To help me meet my goal of reading more non-fiction to my students I have decided to participate in the 2012 Non-Fiction Picture Book Challenge that  Kid Lit Frenzy and Non-Fiction Book Detectives blogs are hosting this year. I follow both of these blogs and get tons of book ideas for my classroom from these sites. 

Here are my goals for the challenge;

1. I will read at least 4 new non-fiction books each month.  These books might be newly published or just books that are new to me.

2. I will post my reviews on this blog.

Want to learn more about the Apollo Missions, the moon and our universe?

The AAAS Science Netlinks has Lunar Cycle lesson plans that includes a hands-on activity modeling the phases of the moon with a light.  There are directions for observing the moon and background information for teachers.  There are nice interactive activities with printable calendars and worksheets.  My class observes the moon for a month.  I give each student a calendar with the moonrise and moonset times because on some nights the moon rises after their bedtime and they observe it in the morning!  I assign table teams different nights for moon observations and they give a report the following morning.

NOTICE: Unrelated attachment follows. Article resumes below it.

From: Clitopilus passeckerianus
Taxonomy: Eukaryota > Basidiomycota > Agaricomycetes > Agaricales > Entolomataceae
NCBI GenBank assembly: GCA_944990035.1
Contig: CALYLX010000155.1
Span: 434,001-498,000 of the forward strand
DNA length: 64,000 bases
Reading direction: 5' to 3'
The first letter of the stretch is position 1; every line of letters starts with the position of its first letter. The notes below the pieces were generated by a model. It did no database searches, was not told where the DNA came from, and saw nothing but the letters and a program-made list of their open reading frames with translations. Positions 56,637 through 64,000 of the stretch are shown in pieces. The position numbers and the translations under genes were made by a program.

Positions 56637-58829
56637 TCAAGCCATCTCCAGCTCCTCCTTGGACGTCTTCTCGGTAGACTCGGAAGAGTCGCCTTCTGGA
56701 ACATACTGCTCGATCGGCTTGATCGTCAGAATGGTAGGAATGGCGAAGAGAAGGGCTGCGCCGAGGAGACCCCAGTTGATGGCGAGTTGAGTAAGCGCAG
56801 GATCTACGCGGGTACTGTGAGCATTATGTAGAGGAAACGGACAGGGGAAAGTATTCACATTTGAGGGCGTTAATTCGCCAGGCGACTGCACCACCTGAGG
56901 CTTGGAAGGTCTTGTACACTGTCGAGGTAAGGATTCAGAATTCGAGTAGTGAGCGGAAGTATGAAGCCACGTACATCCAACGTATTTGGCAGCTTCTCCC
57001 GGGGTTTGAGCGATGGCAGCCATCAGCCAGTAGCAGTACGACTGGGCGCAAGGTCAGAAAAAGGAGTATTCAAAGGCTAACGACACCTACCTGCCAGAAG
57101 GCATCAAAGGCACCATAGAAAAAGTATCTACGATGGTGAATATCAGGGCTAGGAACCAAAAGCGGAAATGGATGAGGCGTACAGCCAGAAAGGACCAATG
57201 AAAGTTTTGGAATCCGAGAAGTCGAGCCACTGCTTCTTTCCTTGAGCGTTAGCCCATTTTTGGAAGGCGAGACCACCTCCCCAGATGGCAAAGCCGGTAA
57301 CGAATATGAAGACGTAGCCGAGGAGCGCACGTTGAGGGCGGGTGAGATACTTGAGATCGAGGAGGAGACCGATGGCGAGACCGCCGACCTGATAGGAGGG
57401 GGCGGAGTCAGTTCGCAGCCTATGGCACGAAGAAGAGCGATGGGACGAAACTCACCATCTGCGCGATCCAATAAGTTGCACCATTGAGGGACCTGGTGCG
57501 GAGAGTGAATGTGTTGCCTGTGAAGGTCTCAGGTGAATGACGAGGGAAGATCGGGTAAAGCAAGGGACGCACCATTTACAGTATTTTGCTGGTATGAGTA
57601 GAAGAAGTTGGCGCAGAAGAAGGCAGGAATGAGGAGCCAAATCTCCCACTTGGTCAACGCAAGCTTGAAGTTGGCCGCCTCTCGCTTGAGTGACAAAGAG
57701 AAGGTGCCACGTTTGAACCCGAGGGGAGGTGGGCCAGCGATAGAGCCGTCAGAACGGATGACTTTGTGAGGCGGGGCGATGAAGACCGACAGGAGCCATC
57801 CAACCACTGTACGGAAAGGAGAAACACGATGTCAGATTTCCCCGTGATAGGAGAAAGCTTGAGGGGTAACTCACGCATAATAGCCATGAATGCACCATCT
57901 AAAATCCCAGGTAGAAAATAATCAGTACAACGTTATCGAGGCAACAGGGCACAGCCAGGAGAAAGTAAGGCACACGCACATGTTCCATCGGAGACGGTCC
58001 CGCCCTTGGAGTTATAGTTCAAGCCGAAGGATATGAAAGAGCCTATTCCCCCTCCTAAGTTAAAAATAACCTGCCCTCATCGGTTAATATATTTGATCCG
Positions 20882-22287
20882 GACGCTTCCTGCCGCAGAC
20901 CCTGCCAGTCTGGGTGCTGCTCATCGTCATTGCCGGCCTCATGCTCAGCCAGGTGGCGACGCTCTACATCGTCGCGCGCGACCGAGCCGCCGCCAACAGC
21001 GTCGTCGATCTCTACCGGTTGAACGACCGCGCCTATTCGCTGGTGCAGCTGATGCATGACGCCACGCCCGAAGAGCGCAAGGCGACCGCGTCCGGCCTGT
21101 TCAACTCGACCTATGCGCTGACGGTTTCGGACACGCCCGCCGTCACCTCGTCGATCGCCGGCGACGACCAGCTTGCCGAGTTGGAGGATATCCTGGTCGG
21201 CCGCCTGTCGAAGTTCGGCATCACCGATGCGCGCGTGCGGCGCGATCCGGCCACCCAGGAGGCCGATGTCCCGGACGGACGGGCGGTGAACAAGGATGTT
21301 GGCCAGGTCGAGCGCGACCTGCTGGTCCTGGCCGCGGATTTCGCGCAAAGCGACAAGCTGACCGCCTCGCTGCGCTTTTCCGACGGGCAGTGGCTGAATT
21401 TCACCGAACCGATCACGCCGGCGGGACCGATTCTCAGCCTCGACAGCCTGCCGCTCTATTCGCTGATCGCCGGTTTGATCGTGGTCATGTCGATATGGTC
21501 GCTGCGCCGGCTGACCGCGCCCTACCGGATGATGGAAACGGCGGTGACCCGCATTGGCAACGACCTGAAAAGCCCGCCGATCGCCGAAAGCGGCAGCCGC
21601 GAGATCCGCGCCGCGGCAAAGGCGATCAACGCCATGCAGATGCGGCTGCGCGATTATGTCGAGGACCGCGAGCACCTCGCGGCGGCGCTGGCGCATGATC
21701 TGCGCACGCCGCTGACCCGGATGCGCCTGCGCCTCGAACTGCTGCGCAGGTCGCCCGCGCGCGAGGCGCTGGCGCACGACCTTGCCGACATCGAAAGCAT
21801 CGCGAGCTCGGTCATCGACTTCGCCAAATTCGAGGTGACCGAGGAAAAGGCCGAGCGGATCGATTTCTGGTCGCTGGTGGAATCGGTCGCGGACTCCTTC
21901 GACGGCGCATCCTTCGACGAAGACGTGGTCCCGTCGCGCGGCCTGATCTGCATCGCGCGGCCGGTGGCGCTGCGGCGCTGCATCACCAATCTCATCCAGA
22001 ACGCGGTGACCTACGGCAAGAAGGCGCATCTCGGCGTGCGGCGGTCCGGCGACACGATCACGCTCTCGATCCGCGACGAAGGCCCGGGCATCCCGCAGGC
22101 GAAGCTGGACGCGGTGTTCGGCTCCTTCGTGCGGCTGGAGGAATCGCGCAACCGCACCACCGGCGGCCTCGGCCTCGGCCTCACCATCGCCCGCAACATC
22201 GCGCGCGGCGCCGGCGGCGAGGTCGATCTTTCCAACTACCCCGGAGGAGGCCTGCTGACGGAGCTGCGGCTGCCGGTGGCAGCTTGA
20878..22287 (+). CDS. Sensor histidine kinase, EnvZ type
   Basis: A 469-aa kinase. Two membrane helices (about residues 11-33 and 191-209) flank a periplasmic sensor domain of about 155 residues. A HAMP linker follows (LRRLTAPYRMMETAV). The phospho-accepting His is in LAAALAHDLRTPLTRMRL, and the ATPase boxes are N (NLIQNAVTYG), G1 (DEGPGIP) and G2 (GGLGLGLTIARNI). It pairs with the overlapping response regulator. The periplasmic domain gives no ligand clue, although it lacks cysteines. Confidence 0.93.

The AAAS Science Netlinks also has a lesson, called The Moon, which is centered around Frank Asch books.  What I really like about this lesson is that it has a link to Birthday Moons, where students identify and graph the moon phase of their birthdays.  There is also a link to Virtual Moon Phases, if you can't observe the moon directly.

Astronomy Picture of the Day: Each day a photograph or image of our universe is posted by NASA with a brief explanation written by an astronomer.  Share the wonders of our universe with your students!  Don't be intimidated by the science!  Be excited and curious!

The Space Place is a wonderful sight filled with interactive games, videos and other activities about the solar system.

NASA has whole section dedicated to the Apollo Missions including photos, audio and video.